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Ohio GOP may invite backlash with tough stance on unions

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Washington Post Staff Writer
Thursday, March 3, 2011; 8:35 PM

COLUMBUS, OHIO - State Republicans took the toughest line yet against public-sector unions this week, delivering an early and significant victory for a slew of lawmakers elected in November.

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Perhaps too tough. Democrats and even some Republicans said that the bold action and the uncompromising way it was carried out could boomerang on Republicans in the next election, in much the same way that the stimulus bill and health-care overhaul haunted Democrats in Ohio and elsewhere last year.

"Anybody who thinks that the November elections of Republicans was a mandate misread the tea leaves," said Tim Grendell, a Republican senator from the Cleveland suburbs who was one of six from his party to vote against Senate Bill 5. "It was a mandate against the overreach of Obama and [Rep. Nancy] Pelosi and [Sen. Harry] Reid in Washington. And now there's going to be a backlash in Ohio. People in the public believe that this collective-bargaining bill was a Republican overreach, and now you're going to see a sort of slap-back reaction."

Grendell is not known as a big-union supporter, and he backed "85 percent" of the measure in Ohio. But, he said, several aspects of it went too far: a ban on collective bargaining for police officers and firefighters; a provision giving government the final say in contract negotiations; and another provision, which he believes is unconstitutional, that blocks public workers from talking to elected officials during contract talks.

Ohio Republican leaders have moved quickly on the measure - which also makes going on strike a criminal offense for virtually all government workers - with little effort at compromise. That approach could turn off a broad swath of voters, especially if they come to see it as more of a politically-motivated move against unions than one necessary to balance the state's multibillion-dollar budget shortfall.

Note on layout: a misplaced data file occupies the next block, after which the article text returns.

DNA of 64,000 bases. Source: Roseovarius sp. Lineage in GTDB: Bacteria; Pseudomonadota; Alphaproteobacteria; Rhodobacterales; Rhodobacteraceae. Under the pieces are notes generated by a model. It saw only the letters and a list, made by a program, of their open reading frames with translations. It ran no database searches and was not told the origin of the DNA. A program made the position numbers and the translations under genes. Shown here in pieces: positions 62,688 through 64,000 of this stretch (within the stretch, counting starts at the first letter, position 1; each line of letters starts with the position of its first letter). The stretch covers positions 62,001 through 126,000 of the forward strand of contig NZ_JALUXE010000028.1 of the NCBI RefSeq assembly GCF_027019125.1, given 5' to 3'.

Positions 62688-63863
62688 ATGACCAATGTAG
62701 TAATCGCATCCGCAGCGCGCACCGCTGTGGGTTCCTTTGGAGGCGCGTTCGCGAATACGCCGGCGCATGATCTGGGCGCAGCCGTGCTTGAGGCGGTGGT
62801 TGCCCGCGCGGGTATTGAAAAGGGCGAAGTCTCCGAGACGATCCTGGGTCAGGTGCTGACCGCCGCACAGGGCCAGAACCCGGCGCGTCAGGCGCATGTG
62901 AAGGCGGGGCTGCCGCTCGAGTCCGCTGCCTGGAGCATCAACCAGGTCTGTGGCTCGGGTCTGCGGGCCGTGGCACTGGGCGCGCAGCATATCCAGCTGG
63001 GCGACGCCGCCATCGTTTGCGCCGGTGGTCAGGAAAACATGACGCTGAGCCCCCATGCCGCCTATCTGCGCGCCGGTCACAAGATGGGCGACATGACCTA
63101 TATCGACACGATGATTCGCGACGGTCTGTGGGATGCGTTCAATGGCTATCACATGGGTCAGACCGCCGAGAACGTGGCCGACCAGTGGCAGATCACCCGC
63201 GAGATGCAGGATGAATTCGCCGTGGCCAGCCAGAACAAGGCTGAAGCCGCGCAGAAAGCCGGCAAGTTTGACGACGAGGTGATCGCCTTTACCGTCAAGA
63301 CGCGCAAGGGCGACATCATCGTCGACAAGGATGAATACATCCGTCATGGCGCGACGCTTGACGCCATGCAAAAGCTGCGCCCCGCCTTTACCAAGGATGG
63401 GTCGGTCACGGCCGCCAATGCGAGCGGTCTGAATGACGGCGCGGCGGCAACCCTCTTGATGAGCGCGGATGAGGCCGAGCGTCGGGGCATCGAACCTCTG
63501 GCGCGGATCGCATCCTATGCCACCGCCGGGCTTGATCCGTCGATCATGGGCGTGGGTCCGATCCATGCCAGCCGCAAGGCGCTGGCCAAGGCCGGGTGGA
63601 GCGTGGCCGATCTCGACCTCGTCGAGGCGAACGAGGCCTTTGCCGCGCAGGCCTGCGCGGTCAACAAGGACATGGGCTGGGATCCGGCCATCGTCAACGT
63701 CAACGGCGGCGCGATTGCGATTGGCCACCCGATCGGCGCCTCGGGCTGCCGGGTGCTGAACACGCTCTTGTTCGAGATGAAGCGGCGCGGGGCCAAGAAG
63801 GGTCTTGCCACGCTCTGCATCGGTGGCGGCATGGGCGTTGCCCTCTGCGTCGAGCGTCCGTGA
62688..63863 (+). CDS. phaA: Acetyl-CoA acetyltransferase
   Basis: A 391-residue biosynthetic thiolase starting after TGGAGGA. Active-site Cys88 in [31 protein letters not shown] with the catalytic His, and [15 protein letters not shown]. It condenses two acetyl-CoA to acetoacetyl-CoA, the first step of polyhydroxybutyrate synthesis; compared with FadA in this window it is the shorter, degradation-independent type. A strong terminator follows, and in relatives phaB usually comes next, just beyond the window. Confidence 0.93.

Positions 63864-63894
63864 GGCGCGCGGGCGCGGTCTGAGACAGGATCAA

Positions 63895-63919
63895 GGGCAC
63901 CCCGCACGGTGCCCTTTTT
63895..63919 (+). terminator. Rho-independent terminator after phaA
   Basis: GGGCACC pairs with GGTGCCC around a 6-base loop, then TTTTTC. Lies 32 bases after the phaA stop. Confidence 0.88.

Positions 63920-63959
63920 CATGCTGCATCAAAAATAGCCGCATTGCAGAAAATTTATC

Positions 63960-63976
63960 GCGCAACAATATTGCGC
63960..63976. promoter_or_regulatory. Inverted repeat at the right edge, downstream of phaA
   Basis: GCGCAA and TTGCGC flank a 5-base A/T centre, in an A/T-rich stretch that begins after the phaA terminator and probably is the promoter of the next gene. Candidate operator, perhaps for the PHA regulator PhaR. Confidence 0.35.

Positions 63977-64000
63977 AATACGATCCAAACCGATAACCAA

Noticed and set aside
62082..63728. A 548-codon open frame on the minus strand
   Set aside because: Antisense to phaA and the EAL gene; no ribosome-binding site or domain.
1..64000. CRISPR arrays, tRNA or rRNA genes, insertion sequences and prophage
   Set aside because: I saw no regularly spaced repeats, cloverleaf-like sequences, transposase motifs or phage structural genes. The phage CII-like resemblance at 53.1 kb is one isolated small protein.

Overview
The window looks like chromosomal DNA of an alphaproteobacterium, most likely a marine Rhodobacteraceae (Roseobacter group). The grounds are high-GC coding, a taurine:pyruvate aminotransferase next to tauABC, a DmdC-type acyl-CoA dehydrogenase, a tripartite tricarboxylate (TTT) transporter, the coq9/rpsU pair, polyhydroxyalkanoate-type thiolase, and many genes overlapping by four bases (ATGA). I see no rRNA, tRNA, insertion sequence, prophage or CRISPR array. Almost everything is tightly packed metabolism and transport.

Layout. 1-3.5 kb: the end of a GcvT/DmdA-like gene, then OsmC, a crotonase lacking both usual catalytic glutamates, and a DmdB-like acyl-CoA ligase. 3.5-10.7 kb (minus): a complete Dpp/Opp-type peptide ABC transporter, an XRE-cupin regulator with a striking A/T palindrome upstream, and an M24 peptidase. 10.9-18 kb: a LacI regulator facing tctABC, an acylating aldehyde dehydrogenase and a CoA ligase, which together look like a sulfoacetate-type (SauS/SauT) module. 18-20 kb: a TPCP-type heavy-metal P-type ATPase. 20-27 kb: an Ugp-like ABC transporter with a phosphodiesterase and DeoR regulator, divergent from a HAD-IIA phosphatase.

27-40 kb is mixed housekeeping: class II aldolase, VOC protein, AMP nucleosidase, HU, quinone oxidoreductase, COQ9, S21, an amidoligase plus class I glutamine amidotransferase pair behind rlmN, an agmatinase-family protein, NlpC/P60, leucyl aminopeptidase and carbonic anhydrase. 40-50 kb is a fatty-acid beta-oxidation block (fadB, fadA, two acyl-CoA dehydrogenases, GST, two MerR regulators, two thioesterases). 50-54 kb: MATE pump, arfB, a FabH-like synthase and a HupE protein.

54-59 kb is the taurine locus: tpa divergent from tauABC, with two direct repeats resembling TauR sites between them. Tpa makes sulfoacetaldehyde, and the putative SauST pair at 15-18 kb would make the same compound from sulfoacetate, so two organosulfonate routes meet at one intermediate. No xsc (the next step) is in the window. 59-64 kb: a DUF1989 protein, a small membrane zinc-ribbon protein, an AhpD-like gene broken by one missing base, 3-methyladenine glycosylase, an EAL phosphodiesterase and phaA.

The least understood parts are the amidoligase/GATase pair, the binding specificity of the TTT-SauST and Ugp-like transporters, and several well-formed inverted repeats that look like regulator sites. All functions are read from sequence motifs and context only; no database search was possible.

"Taking on the fire and police, from a political perspective - it's illogical," Grendell said. "I can't explain it. I can't justify it. The ad that is going to be fatal to Republicans is going to be the fireman carrying the baby out of the burning building. How do you counteract that?"

How voters react to such messaging will be especially important next year, when the presidential election is likely to draw a bigger, more moderate electorate than in 2010, when five new Republican congressmen, a Republican governor and a new majority in the state House of Representatives were elected.

Potential Republican presidential candidates have been reluctant to choose sides in the debate roiling Ohio and other states, earning the wrath of some on the right. Those who have taken a stand, such as former Minnesota governor Tim Pawlenty, have scored easy points with likely GOP primary voters, but not necessarily with the wider electorate that will come out on Election Day.

"Ohio is a state that I believe shuns extremes, and what we're seeing from the governor and the legislature is perceived by a majority of Ohioans as extreme action," said former governor Ted Strickland (D), who lost narrowly to Republican John Kasich in November. "If they don't recognize this and pull back, they will pay a heavy price when there's the next vote."